Dhoni's ability to be respectful and friendly with the seniors and juniors alike, has given him enough breathing space in the Indian dressing room. A few years ago, he was playing catching game after India won against England at Bangalore. As the night wore on, Dhoni chased players like Ishant Sharma and Rohit Sharma and tried to spray soft drinks on them. He was one among the boys despite being their leader but equally he has proved that while making decisions, he can be tough and keep emotions at bay. Ask R. Ashwin, who was Dhoni's trusted bowler in a crisis while playing for Chennai Super Kings but in the World Cup, the off-spinner gained limited exposure that was restricted to just two games.

Dhoni has proved that he has the heart to admit his mistakes. He said that he read the pitch at Mohali wrong. He opted to play S. Sreesanth ahead of Ashwin in the summit clash and even that shows Dhoni's ability to split a professional choice from a personal prejudice. In many matches between overs when the television audience is seeing an advertisement, Dhoni has had a stern word with Sreesanth. The speedster's antics has time and again earned Dhoni's ire but the captain truly believed that Sreesanth can add teeth to the Indian attack in the final and pencilled in his name. It is another matter that Sreesanth's performance remained lukewarm.

A captain needs emotional intelligence and fierce personal pride to guide a team as varied as India. Dhoni has both qualities in ample measure. When things were on the boil against Sri Lanka, Dhoni did the unthinkable and walked in ahead of Yuvraj at number five. Coming in with just 150 runs in the previous games of the World Cup, he displayed no sign of nerves or poor form. He hustled the singles and when the occasion demanded, unearthed that silent big-hitter residing within him. His unbeaten 91 truly became a captain's knock.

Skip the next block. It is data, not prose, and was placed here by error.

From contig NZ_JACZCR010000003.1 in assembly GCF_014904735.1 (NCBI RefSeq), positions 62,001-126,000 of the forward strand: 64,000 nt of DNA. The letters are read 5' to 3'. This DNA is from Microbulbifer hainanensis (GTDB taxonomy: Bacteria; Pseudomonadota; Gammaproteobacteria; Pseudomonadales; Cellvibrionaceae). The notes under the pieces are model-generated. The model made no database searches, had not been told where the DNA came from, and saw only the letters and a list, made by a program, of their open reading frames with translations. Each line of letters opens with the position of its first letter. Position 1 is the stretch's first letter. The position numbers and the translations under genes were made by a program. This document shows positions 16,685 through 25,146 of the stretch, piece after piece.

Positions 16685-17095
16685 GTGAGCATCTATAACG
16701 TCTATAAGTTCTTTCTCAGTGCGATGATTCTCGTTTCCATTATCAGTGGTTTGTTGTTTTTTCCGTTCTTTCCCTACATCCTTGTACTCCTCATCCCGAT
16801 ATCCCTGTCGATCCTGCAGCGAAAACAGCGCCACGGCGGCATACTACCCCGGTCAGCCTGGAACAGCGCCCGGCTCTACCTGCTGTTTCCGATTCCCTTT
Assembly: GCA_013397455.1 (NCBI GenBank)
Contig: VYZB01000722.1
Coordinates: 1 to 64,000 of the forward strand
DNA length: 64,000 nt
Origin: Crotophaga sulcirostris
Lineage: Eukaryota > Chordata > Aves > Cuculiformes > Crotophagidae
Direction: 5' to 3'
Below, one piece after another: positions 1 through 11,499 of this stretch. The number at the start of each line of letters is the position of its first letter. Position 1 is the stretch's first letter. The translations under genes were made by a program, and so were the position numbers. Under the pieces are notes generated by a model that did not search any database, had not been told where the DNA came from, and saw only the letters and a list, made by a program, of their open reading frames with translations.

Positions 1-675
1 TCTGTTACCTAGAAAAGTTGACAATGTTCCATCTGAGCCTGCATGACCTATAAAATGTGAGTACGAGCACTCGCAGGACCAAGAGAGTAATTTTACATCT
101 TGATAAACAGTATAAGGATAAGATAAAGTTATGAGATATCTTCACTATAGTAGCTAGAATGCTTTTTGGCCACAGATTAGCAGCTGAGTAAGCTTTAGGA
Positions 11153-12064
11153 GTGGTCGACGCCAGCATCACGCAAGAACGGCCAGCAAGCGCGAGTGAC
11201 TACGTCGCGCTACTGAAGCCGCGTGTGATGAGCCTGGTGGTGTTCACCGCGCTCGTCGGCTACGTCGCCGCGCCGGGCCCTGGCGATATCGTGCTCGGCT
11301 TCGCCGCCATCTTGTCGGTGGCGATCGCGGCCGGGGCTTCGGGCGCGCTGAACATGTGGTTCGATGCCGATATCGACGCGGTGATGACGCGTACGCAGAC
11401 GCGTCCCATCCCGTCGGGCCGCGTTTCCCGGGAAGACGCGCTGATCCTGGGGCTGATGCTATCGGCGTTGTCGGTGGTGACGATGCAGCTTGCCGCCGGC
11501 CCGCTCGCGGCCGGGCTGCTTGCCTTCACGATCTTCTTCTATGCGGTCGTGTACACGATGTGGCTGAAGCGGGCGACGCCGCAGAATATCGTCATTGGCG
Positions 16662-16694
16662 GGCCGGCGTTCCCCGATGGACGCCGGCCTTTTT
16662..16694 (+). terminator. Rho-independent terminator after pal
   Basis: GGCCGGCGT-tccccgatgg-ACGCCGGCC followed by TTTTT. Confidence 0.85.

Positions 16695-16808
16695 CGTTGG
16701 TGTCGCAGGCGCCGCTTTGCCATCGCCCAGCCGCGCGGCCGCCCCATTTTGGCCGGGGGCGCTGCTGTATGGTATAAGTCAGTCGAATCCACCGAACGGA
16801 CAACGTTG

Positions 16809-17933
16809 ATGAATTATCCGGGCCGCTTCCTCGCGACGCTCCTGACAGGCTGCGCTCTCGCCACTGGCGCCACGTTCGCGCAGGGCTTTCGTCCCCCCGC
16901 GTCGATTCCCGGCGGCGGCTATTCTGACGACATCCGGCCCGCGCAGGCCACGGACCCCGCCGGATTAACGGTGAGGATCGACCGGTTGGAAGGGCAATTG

Dhoni needed that to silence the whispers about his poor run with the bat. He also needed to leave his imprint like Kapil Dev did in 1983 with that sprinting catch to send back Vivian Richards. Kapil from Haryana and Dhoni from Jharkhand have been the men who have gifted euphoria to a hungry nation craving for sporting success. Perhaps their respective upbringing in two states that have never been cricketing powerhouses in India has bred in the needed steel to cope with the high pressures of international cricket.

Dhoni often uses the word “street-smart” to define players like Praveen Kumar and Suresh Raina. Perhaps “street-smart” defines Dhoni too and he along with coach Gary Kirsten have shaped a great pathway to take Indian cricket to greater glory. “I am not the one to make big statements in press conferences,” Dhoni had said during an informal chat with journalists during India's tour of Bangladesh in early 2010.

He makes his statements on the field and there can be nothing bigger than a World Cup triumph. Add to it India's World Twenty20 victory in 2007 or leading Chennai Super Kings to an Indian Premier League and Champions League T20 title and the Dhoni-effect acquires a steady halo that will gain greater weight with anecdotes and bigger deeds in future years.